# Training a Neural Ordinary Differential Equation with Mini-Batching

using DifferentialEquations, Flux, Optim, DiffEqFlux, Plots

function newtons_cooling(du, u, p, t)
temp = u
k, temp_m = p
du = dT = -k*(temp-temp_m)
end

function true_sol(du, u, p, t)
true_p = [log(2)/8.0, 100.0]
newtons_cooling(du, u, true_p, t)
end

function dudt_(u,p,t)
ann(u, p).* u
end

Array(concrete_solve(prob, Tsit5(),
u0, fullp, saveat = time_batch))
end

sum(abs2, batch - pred), pred
end

cb = function (p,l,pred;doplot=false) #callback function to observe training
display(l)
# plot current prediction against data
if doplot
pl = scatter(t,ode_data[1,:],label="data")
scatter!(pl,t,pred[1,:],label="prediction")
display(plot(pl))
end
return false
end

u0 = Float32[200.0]
datasize = 30
tspan = (0.0f0, 1.5f0)

t = range(tspan, tspan, length=datasize)
true_prob = ODEProblem(true_sol, u0, tspan)
ode_data = Array(solve(true_prob, Tsit5(), saveat=t))

ann = FastChain(FastDense(1,8,tanh), FastDense(8,1,tanh))
pp = initial_params(ann)
prob = ODEProblem{false}(dudt_, u0, tspan, pp)

k = 10

numEpochs = 300

using IterTools: ncycle


When training a neural network we need to find the gradient with respect to our data set. There are three main ways to partition our data when using a training algorithm like gradient descent: stochastic, batching and mini-batching. Stochastic gradient descent trains on a single random data point each epoch. This allows for the neural network to better converge to the global minimum even on noisy data but is computationally inefficient. Batch gradient descent trains on the whole data set each epoch and while computationally effiecient is prone to converging to local minima. Mini-batching combines both of these advantages and by training on a small random "mini-batch" of the data each epoch can converge to the global minimum while remaining more computationally effiecient than stochastic descent. Typically we do this by randomly selecting subsets of the data each epoch and use this subset to train on. We can also pre-batch the data by creating an iterator holding these randomly selected batches before beginning to train. The proper size for the batch can be determined expirementally. Let us see how to do this with Julia.

For this example we will use a very simple ordinary differential equation, newtons law of cooling. We can represent this in Julia like so.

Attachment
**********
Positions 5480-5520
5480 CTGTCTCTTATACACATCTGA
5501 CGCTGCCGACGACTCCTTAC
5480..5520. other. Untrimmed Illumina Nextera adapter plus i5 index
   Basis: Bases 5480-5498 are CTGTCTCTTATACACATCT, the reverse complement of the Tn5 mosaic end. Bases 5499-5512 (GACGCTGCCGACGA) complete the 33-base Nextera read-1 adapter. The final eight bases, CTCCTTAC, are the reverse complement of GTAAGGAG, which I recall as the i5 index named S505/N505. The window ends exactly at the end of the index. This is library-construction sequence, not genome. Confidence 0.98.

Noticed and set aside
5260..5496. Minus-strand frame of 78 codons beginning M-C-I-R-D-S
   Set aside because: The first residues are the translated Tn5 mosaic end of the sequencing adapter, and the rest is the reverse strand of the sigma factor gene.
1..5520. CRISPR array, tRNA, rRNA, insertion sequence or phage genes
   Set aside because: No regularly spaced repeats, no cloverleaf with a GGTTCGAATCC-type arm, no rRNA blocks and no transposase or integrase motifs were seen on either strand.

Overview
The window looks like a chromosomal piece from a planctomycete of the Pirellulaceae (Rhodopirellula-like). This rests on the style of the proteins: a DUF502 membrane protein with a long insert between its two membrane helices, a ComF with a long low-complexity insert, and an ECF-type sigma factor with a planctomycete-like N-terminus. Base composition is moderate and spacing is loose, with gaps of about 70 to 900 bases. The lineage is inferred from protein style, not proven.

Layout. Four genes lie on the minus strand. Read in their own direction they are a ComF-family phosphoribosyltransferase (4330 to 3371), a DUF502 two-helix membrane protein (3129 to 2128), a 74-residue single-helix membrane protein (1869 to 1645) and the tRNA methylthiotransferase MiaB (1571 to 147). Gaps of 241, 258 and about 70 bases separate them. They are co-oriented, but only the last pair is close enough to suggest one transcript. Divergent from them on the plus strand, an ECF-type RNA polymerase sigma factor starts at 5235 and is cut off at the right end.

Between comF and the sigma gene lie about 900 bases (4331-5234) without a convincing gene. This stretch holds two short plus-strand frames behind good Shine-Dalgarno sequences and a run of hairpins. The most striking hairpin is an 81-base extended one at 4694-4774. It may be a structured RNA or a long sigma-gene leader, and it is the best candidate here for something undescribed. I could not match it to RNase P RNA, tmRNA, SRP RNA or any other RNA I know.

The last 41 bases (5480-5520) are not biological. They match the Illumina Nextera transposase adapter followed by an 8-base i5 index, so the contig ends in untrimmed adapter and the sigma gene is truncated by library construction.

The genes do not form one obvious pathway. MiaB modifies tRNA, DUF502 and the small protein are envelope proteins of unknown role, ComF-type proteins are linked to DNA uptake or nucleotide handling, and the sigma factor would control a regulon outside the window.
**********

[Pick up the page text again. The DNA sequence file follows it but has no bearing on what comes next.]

using DifferentialEquations, Flux, Optim, DiffEqFlux, Plots

function newtons_cooling(du, u, p, t)
temp = u
k, temp_m = p
du = dT = -k*(temp-temp_m)
end

function true_sol(du, u, p, t)
true_p = [log(2)/8.0, 100.0]
newtons_cooling(du, u, true_p, t)
end

u0 = Float32[200.0]
datasize = 30
tspan = (0.0f0, 1.5f0)

t = range(tspan, tspan, length=datasize)
true_prob = ODEProblem(true_sol, u0, tspan)
ode_data = Array(solve(true_prob, Tsit5(), saveat=t))


Now we define a neural-network using a linear approximation with 1 hidden layer of 8 neurons.

ann = FastChain(FastDense(1,8,tanh), FastDense(8,1,tanh))
pp = initial_params(ann)
prob = ODEProblem{false}(dudt_, u0, tspan, pp)

function dudt_(u,p,t)
ann(u, p).* u
end

From here we build a loss function around it.

function predict_adjoint(fullp, time_batch)
Array(concrete_solve(prob, Tsit5(),
u0, fullp, saveat = time_batch))
end

sum(abs2, batch - pred), pred
end

To add support for batches of size k we use Flux.Data.DataLoader. To use this we pass in the ode_data and t as the 'x' and 'y' data to batch respectively. The parameter batchsize controls the size of our batches. We check our implementation by iterating over the batched data.

k = 10
@show x
@show y
end

#x = Float32[200.0 199.55284 199.1077 198.66454 198.22334 197.78413 197.3469 196.9116 196.47826 196.04686]
#y = Float32[0.0, 0.05172414, 0.10344828, 0.15517241, 0.20689656, 0.25862068, 0.31034482, 0.36206895, 0.41379312, 0.46551725]
#x = Float32[195.61739 195.18983 194.76418 194.34044 193.9186 193.49864 193.08057 192.66435 192.25 191.8375]
#y = Float32[0.51724136, 0.5689655, 0.62068963, 0.67241377, 0.7241379, 0.7758621, 0.82758623, 0.87931037, 0.9310345, 0.98275864]
#x = Float32[191.42683 191.01802 190.61102 190.20586 189.8025 189.40094 189.00119 188.60321 188.20702 187.8126]
#y = Float32[1.0344827, 1.0862069, 1.137931, 1.1896552, 1.2413793, 1.2931035, 1.3448275, 1.3965517, 1.4482758, 1.5]

Now we train the neural network with a user defined call back function to display loss and the graphs with a maximum of 300 epochs.

numEpochs = 300
cb = function (p,l,pred;doplot=false) #callback function to observe training
display(l)
# plot current prediction against data
if doplot
pl = scatter(t,ode_data[1,:],label="data")
scatter!(pl,t,pred[1,:],label="prediction")
display(plot(pl))
end
return false
end

using IterTools: ncycle
cb(res1.minimizer,loss_adjoint(res1.minimizer, ode_data, t)...;doplot=true)
We can also minibatch using tools from MLDataUtils. To do this we need to slightly change our implementation and is shown below again with a batch size of k and the same number of epochs.
using MLDataUtils